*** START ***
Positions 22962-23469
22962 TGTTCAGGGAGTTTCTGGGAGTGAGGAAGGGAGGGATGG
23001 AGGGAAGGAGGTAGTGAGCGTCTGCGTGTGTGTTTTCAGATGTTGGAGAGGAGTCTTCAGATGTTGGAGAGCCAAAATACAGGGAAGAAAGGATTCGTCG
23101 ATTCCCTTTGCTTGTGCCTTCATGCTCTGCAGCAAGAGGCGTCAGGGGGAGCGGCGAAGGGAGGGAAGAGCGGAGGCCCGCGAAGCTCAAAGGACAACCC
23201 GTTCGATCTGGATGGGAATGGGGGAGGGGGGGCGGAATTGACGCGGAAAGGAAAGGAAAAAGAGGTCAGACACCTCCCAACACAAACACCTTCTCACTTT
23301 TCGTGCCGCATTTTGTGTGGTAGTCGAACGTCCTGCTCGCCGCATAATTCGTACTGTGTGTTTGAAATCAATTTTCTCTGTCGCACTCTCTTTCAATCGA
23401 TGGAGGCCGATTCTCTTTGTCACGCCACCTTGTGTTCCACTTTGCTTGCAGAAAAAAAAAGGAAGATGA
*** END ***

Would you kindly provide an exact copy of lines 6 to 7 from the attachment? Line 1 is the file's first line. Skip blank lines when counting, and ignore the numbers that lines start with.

23301 TCGTGCCGCATTTTGTGTGGTAGTCGAACGTCCTGCTCGCCGCATAATTCGTACTGTGTGTTTGAAATCAATTTTCTCTGTCGCACTCTCTTTCAATCGA
23401 TGGAGGCCGATTCTCTTTGTCACGCCACCTTGTGTTCCACTTTGCTTGCAGAAAAAAAAAGGAAGATGA